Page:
human behavior

Don’t Feed the Animals!

Posted in Australian Culture & Politics, Religion & Ethics, Travel by humanb on April 23, 2012

My husband and I are in Tasmania – a.k.a. “Tassie” – which is why I haven’t been blogging for the past few weeks. I was going to wait until I got back to Sydney to blog about the trip, but this morning’s events were just too strange for me to wait.

We’ve been driving all around the state as well as hiking through its varied (and beautiful) national parks. Coming from Sydney, we still get excited when we see kangaroos in the wild. Of course, after a drive up to Musselroe Bay in Tassie’s northeast, we saw enough kangaroos in the wild at Mount William National Park to be over the novelty.

But now we’re in a cabin further south on the east coast, on the edge of Freycinet National Park, a popular tourist destination where foreigners routinely succumb to the temptation to feed the native animals. FYI: You shouldn’t. It’s not good for the animals. They’ve survived in the bush of this country for thousands of years without men and their crappy food. But that doesn’t seem to occur to all the foreign tourists feeding the native animals in public spaces in blatant disregard of ubiquitous signs advising against it. And they’re not even doing it for the animals. They’re doing it to get the animals to come closer to them for their own transient amusement.

Do you know what happens when you feed the animals?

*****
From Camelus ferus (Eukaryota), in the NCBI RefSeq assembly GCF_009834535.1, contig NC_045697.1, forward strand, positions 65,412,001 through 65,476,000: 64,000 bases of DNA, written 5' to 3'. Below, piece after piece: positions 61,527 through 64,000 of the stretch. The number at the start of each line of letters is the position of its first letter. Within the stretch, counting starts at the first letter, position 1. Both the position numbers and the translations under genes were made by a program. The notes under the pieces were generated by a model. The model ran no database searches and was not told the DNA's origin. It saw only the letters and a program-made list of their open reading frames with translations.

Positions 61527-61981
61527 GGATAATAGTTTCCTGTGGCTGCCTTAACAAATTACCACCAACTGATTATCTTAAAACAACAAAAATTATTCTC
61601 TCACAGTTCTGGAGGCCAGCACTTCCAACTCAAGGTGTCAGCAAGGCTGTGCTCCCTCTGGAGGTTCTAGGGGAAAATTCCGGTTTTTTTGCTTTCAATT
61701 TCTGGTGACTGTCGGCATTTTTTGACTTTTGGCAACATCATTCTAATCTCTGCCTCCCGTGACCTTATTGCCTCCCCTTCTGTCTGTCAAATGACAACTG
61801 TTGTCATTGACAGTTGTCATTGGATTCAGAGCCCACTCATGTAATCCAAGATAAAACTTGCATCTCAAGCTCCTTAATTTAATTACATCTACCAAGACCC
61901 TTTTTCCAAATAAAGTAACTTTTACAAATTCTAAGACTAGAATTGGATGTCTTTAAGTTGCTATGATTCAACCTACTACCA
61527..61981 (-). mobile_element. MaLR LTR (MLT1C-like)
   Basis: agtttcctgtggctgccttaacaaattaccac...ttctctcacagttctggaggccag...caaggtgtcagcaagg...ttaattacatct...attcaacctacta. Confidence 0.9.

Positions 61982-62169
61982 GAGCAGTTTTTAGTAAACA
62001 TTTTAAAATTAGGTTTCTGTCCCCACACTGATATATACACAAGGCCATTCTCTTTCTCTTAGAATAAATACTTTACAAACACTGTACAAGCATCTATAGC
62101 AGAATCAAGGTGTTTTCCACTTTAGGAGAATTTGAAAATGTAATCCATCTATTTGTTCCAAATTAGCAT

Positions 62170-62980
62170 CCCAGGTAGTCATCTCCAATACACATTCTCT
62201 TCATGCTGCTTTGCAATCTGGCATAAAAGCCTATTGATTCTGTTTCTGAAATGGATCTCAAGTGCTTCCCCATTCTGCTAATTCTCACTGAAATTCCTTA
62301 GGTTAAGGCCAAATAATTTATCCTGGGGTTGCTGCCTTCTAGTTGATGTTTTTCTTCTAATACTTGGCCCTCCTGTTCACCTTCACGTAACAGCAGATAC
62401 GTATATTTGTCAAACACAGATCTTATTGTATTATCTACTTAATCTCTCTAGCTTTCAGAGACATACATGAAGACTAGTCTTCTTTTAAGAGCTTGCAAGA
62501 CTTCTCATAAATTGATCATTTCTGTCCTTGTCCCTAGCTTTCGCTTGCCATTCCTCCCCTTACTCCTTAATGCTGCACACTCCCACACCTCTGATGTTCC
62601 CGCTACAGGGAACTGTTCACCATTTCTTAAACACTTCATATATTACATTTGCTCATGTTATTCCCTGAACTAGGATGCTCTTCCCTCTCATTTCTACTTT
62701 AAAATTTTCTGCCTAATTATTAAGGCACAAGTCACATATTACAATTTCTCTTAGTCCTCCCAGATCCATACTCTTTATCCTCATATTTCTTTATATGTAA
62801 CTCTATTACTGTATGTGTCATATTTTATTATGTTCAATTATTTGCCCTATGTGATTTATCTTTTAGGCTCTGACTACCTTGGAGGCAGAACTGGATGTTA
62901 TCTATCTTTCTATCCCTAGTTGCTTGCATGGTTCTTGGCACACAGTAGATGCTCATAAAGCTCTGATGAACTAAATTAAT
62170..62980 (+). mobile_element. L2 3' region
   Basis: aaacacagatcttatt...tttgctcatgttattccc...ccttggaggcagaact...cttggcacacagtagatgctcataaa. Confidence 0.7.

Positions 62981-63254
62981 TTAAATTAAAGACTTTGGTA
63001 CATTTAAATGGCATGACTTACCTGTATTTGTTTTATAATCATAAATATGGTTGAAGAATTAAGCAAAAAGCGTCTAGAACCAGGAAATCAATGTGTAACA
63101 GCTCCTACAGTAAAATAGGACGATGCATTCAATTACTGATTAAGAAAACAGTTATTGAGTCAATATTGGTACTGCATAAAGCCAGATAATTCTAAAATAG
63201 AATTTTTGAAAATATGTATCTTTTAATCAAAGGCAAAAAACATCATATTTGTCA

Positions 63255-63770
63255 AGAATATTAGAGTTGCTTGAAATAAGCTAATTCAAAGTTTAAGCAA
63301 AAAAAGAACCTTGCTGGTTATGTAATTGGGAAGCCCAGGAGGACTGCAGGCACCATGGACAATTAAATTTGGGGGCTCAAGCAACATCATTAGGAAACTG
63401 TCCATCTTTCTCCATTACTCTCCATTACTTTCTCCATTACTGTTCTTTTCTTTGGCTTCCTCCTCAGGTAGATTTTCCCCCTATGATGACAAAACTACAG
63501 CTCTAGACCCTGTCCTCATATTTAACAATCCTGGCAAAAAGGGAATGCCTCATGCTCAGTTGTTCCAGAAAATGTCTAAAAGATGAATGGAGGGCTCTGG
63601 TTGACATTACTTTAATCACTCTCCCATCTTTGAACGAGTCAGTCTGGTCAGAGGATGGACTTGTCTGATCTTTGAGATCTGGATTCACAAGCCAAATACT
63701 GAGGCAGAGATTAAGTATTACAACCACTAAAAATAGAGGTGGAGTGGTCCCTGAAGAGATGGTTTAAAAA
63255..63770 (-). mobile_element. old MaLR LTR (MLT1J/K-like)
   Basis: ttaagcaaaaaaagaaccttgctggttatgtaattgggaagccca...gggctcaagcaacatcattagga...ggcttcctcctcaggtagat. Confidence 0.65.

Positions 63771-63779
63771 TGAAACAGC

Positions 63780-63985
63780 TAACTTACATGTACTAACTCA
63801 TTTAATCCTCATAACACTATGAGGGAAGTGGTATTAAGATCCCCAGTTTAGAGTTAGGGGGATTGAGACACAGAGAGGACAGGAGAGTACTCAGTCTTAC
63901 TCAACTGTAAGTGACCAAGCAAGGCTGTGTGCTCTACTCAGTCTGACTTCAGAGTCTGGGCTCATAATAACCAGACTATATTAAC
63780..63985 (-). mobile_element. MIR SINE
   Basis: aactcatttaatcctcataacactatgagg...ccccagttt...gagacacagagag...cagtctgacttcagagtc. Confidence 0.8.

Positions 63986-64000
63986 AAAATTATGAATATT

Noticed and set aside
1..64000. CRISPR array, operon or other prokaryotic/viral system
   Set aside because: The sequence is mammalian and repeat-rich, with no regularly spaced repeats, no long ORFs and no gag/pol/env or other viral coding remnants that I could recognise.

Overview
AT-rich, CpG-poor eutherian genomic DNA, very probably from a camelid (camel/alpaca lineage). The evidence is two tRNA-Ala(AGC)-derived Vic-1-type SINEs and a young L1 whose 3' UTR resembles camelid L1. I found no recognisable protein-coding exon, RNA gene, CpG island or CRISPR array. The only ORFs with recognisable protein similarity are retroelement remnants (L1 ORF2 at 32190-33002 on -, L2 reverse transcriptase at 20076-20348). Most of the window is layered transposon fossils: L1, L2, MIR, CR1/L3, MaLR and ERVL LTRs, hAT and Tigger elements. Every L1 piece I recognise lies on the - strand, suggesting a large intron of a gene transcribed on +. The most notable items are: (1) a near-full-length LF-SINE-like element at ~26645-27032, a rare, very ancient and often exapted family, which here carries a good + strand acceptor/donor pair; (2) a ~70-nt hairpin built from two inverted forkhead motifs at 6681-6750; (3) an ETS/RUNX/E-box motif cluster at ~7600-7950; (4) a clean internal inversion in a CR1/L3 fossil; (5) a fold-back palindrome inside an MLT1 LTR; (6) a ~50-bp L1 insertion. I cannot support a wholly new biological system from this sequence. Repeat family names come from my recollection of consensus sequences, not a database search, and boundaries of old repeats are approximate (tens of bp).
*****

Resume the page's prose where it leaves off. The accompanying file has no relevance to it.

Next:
I woke up this morning and opened the sliding door to my cabin for a bit of fresh air, and then proceeded to fry up some bacon. Fifteen minutes later, I find this guy. He was actually on his way into the cabin when I called my husband out of the shower to come have a look. My husband took these photos while the wallaby posed patiently.

Okay, he’s seriously cute. And yeah, I would’ve loved for him to hop into the cabin and hang out for a while. Hell, I would’ve loved to have fed him some breakfast just to make him like me. He’d obviously smelled the bacon I’d been frying – which is kinda funny, since they’re vegetarians.

But I didn’t feed him.

He stayed outside the door for a good ten minutes. At one point, he slowly turned his back to the cabin to chill out against the glass door for a spell while he scoped out the bush.

In the end, he wised up to the fact that these particular tourists would not be feeding the native animals. So he hopped away despondently.

I felt bad. I really wanted him to stay and hang out.

Later on, we went on a hike, and in the parking lot to Freycinet National Park we saw a large kangaroo interacting with two foreign tourists. Initially I was surprised, until I noticed the tourists feeding him. We saw more of the same inside the park, despite the signs advising against it.

You’d think that visitors to a protected national park would be able to control their own impulses – especially when they’ve paid to see a natural environment largely unspoilt by human interference.

But tourists have always been particularly selfish animals.


2 Responses

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  1. Terry said, on April 23, 2012 at 10:57 am

    Loved your story. Yep I would have invited him in!!!

    • humanb said, on April 24, 2012 at 4:17 am

      lol. It was tempting. 🙂

      Oh, and I should clarify that our visitor was a wallaby, not a kangaroo.

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